Difference between revisions of "The empty brain"

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For differing views in the wider debate, see, e.g., the technical article by Garrett B. Stanley, Fei F. Li and Yang Dan, "Reconstruction of Natural Scenes from Ensemble Responses in the Lateral Geniculate Nucleus" published in ''The Journal of Neuroscience'' 19.18 (15 September 1999): 8036-8042.[https://www.jneurosci.org/content/19/18/8036?fbclid=IwAR09LDwLHWmTJsqrcVoN1QU3js7ix3mGqgL7nV8nlSAnsVOojY8-SIjoF6w] Or, for layfolk,  
 
For differing views in the wider debate, see, e.g., the technical article by Garrett B. Stanley, Fei F. Li and Yang Dan, "Reconstruction of Natural Scenes from Ensemble Responses in the Lateral Geniculate Nucleus" published in ''The Journal of Neuroscience'' 19.18 (15 September 1999): 8036-8042.[https://www.jneurosci.org/content/19/18/8036?fbclid=IwAR09LDwLHWmTJsqrcVoN1QU3js7ix3mGqgL7nV8nlSAnsVOojY8-SIjoF6w] Or, for layfolk,  
 +
What the Brain Saw" by Marina Chicurel, ''New Scientist'' 2 October 1999.[https://www.newscientist.com/article/mg16422062-800-what-the-cat-saw/?fbclid=IwAR09LDwLHWmTJsqrcVoN1QU3js7ix3mGqgL7nV8nlSAnsVOojY8-SIjoF6w] or
  
 
See and emphatically contrast such works as [[Max Headroom (US television)|Max Headroom]], [[THE LAWNMOWER MAN]], [[LAWNMOWER MAN 2: JOBE'S WAR]], virtual cyberspace inhabitants in the cyberpunk subgenre and the later books of Frederik Pohl's [[The Boy Who Would Live Forever|HEECHEE]] series.
 
See and emphatically contrast such works as [[Max Headroom (US television)|Max Headroom]], [[THE LAWNMOWER MAN]], [[LAWNMOWER MAN 2: JOBE'S WAR]], virtual cyberspace inhabitants in the cyberpunk subgenre and the later books of Frederik Pohl's [[The Boy Who Would Live Forever|HEECHEE]] series.

Revision as of 17:47, 25 May 2021

Epstein, Robert. "The empty brain: Your brain does not process information, retrieve knowledge or store memories. In short: your brain is not a computer" (sic on capitalization). Pam Weintraub, editor. Aeon, "Psyche". No date but available 21 May 2021 at this link.[1]

Reviews metaphors for thought much more briefly but similar to the detailed discussion in Jessica Riskin's The Restless Clock: A History of the Centuries-Long Argument over What Makes Living Things Tick — with emphasis on the information processing (IP) model for human intelligence, which Epstein rejects, with some vehemence.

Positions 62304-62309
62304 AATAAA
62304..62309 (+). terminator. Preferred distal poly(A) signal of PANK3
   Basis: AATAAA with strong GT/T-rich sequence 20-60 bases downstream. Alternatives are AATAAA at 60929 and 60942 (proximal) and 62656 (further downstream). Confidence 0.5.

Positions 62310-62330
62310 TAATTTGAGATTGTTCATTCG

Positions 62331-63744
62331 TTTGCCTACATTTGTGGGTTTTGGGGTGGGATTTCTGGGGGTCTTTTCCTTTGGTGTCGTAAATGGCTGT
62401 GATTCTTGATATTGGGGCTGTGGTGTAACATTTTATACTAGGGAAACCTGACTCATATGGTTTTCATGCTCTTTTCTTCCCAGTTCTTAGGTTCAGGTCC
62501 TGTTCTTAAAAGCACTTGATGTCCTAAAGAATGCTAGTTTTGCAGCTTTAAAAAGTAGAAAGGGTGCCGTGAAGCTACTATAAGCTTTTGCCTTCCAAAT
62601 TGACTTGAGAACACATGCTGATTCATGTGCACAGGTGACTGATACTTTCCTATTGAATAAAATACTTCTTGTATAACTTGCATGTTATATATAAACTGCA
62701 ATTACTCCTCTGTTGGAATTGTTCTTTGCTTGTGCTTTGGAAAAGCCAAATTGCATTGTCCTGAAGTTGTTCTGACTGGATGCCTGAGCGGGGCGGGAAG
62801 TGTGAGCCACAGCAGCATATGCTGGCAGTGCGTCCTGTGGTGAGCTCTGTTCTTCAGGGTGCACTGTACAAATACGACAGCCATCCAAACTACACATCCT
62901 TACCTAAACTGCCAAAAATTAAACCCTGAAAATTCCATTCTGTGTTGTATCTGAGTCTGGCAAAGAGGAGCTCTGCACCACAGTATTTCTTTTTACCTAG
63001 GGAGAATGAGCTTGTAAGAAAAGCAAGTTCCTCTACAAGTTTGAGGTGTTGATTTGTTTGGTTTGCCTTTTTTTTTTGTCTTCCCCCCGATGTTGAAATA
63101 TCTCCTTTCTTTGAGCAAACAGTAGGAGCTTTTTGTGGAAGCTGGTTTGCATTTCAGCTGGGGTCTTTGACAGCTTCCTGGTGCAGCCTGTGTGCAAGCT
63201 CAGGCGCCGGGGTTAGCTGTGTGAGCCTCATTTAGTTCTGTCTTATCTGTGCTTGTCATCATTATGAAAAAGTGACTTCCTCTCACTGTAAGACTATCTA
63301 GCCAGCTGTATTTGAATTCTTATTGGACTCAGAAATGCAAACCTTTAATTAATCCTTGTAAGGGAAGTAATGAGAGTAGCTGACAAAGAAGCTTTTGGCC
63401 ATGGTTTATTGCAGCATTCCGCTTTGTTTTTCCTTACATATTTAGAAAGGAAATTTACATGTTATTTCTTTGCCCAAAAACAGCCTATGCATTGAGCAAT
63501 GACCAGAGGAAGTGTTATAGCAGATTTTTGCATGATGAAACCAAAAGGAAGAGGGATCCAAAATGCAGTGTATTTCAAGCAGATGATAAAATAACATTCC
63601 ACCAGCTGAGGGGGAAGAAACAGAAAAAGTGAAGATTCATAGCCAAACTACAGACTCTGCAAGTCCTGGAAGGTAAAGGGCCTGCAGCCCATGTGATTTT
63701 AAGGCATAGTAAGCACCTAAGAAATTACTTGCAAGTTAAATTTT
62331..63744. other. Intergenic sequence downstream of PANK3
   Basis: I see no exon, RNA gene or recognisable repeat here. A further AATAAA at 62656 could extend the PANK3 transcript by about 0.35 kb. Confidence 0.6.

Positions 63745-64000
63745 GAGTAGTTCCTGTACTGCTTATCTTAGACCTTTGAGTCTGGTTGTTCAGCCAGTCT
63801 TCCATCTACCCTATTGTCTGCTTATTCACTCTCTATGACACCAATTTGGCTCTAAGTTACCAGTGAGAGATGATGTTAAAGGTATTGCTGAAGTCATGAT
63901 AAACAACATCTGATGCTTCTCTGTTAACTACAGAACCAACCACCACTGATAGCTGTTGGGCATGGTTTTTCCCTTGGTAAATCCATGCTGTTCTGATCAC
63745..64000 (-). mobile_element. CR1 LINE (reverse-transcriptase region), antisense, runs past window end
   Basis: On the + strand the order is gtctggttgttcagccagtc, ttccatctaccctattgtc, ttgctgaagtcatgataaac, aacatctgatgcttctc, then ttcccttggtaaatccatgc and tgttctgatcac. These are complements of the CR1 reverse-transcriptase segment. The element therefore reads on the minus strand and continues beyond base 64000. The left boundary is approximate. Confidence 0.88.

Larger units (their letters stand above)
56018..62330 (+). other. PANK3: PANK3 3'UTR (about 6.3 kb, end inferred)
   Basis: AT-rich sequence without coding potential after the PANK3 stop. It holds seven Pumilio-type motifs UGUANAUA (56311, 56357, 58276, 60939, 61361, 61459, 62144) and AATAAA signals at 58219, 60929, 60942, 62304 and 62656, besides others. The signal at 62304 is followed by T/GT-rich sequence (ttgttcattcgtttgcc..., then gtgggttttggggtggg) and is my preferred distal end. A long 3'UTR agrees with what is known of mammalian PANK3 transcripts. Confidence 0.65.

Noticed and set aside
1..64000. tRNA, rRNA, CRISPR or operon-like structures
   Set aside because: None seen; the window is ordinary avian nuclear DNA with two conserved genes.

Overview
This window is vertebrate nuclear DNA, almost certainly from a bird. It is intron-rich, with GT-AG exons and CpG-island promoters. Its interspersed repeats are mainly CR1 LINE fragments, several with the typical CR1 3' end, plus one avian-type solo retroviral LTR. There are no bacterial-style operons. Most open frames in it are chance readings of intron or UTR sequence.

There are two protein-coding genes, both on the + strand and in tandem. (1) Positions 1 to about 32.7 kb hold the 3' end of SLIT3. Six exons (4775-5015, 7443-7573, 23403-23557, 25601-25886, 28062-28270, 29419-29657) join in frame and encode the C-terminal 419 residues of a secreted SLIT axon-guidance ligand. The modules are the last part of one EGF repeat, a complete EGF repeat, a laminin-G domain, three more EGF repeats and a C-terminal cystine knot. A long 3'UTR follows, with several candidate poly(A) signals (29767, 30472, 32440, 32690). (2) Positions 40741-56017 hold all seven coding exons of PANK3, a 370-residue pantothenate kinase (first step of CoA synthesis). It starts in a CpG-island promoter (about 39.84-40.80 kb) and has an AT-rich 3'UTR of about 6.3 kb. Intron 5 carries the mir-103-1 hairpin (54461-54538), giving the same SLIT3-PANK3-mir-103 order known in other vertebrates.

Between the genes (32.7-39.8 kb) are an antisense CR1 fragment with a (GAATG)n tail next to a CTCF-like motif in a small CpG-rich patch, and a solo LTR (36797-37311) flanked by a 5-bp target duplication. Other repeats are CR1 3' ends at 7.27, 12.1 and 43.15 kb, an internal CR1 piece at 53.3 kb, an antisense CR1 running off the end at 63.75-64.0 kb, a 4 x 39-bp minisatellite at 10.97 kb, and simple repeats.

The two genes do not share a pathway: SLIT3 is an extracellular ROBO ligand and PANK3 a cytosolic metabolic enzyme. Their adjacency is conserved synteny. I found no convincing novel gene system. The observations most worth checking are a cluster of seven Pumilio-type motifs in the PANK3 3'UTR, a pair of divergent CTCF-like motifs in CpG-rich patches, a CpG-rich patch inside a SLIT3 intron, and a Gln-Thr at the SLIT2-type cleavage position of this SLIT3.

Among other usefully strong and contentious assertions,

One prediction – made by the futurist Kurzweil, the physicist Stephen Hawking and the neuroscientist Randal Koene, among others – is that, because human consciousness is supposedly like computer software, it will soon be possible to download human minds to a computer, in the circuits of which we will become immensely powerful intellectually and, quite possibly, immortal. This concept drove the plot of the dystopian movie Transcendence (2014) starring Johnny Depp as the Kurzweil-like scientist whose mind was downloaded to the internet – with disastrous results for humanity.

Fortunately, because the IP metaphor is not even slightly valid, we will never have to worry about a human mind going amok in cyberspace; alas, we will also never achieve immortality through downloading.

For differing views in the wider debate, see, e.g., the technical article by Garrett B. Stanley, Fei F. Li and Yang Dan, "Reconstruction of Natural Scenes from Ensemble Responses in the Lateral Geniculate Nucleus" published in The Journal of Neuroscience 19.18 (15 September 1999): 8036-8042.[2] Or, for layfolk, What the Brain Saw" by Marina Chicurel, New Scientist 2 October 1999.[3] or

See and emphatically contrast such works as Max Headroom, THE LAWNMOWER MAN, LAWNMOWER MAN 2: JOBE'S WAR, virtual cyberspace inhabitants in the cyberpunk subgenre and the later books of Frederik Pohl's HEECHEE series.


RDE, finishing, 21/25May21, with thanks to Suzy McKee Charnas, Meghan Hyland, and Randolph Fritz